Earlier this month, we reported how Fox News and the Trump re-election campaign (which by legal technicality are not the same thing) are using the Minnesota Freedom Fund to scare people and attack Joe Biden and Kamala Harris.
At the time, the bail fund, which took in some $35 million (some from Biden campaign workers) had merely gotten people accused of violent crime out of jail, pending a court appearance, without further incident.
That's changed now, and the Minnesota Freedom Fund says a recent violent attack has it rethinking how it will approach its mission as a nonprofit.
That morning, according to charges, the bar manager at Mac's Industrial Sports Bar in Minneapolis had stepped into a back alley where Timms confronted him in an apparent mugging attempt. Witnesses to the incident said Timms punched the victim, then kicked him repeatedly while he was on the ground. Timms allegedly chased one witness back into their home; another one snapped a picture of the assailant which was later provided to police.
Timms was arrested later that day, and is still in custody, facing charges of third-degree assault with substantial bodily harm.
The bar manager sustained severe injuries in the assault, including to his brain. A GoFundMe account to help pay for his treatment and recovery has so far collected $36,000-plus.
Timms was booked into Hennepin County Jail on July 11, according to jail records, facing identical charges for an alleged attack on a bus patron who'd turned down Timms's request for money. According to charges cited by Alpha News, Timms punched the man repeatedly, leaving him with a swollen eye and broken nose.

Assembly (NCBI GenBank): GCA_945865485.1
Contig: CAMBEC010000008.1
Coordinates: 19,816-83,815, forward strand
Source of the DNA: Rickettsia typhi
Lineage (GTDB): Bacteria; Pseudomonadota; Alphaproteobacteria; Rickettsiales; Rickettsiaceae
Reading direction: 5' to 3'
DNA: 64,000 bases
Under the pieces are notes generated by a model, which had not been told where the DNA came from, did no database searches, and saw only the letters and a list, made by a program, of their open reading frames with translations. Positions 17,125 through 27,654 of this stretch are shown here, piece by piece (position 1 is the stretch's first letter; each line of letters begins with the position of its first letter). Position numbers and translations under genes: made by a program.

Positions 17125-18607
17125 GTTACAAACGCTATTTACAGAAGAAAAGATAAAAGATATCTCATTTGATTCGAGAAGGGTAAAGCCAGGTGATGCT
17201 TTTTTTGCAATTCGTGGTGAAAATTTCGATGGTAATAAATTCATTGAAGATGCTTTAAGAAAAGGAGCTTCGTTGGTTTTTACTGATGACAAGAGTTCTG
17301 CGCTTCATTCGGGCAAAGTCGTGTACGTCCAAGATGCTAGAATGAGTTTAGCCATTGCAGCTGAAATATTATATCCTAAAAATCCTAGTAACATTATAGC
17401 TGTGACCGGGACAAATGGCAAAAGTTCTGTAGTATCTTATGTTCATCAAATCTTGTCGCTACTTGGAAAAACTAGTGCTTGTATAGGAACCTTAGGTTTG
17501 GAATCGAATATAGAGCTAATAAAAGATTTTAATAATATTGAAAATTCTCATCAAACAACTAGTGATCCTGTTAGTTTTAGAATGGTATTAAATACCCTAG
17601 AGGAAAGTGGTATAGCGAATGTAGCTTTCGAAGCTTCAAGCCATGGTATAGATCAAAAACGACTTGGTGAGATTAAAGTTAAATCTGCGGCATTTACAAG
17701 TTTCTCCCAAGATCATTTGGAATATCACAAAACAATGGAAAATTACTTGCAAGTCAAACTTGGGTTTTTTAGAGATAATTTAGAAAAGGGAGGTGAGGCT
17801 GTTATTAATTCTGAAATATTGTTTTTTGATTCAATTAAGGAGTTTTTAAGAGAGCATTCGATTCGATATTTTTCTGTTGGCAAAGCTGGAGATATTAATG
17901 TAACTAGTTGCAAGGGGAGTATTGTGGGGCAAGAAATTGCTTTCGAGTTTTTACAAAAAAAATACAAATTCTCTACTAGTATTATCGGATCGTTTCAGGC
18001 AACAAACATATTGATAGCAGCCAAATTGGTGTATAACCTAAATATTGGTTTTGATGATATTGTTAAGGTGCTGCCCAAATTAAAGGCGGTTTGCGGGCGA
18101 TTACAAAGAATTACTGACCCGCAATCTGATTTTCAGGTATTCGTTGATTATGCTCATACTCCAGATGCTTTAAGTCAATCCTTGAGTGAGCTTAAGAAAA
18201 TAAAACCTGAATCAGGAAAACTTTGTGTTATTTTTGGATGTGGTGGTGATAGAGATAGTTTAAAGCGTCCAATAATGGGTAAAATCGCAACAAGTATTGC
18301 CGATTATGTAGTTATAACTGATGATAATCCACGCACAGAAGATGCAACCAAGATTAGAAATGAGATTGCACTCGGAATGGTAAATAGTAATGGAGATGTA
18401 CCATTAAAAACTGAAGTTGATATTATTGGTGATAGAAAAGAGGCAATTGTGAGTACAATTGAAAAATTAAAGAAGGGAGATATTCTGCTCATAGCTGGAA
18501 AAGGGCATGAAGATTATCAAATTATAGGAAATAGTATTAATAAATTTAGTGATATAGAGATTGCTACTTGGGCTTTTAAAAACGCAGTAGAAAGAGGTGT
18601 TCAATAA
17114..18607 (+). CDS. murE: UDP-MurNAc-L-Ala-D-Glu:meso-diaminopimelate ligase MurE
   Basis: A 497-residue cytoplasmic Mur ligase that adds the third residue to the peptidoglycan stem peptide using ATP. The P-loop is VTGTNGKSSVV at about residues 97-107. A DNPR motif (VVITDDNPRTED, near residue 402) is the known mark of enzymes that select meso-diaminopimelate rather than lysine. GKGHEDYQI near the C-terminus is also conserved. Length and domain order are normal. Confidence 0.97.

Timms was bailed out on August 3, following an initial court hearing, then failed to appear for a second court date scheduled for August 11.
In a statement released Monday evening, Minnesota Freedom Fund's interim executive director Greg Lewin says the organization is "deeply saddened and troubled" by Timms's arrest and the attack, saying "our entire staff, board and network of volunteers hope that the victim makes a quick and complete recovery."
According to the statement, an attorney for Timms requested the fund pay his $10,000 bail on July 27, which the nonprofit paid "after working to first ensure that Mr. Timms would be provided with housing and other necessary support as Mr. Timms requested." Those additional services were not provided, per the statement, which blames "delays in the government's processing of [Timms's] release."
The statement continues:
"We can’t control the way that system operates, but we can control how we pursue our mission of creating a more equitable Minnesota and ensuring that defendants aren’t kept behind bars because they can’t afford to pay a court-ordered bail.
In this case, the criminal justice system failed, and we didn’t do enough to mitigate that damage by ensuring that Mr. Timms had the support he needed to safely come back to the community. It’s clear that we need to take steps to strengthen our internal procedures for supporting those we bail out, renew our commitment to listen to the communities directly impacted by our efforts, and look for concrete ways of improving our internal procedures.
We send our best wishes to the victim and his family at this time."
Bail for Timms was set at $50,000 for the more recent assault, and increased to $40,000 for his initial case. He is next scheduled to appear in court on September 15.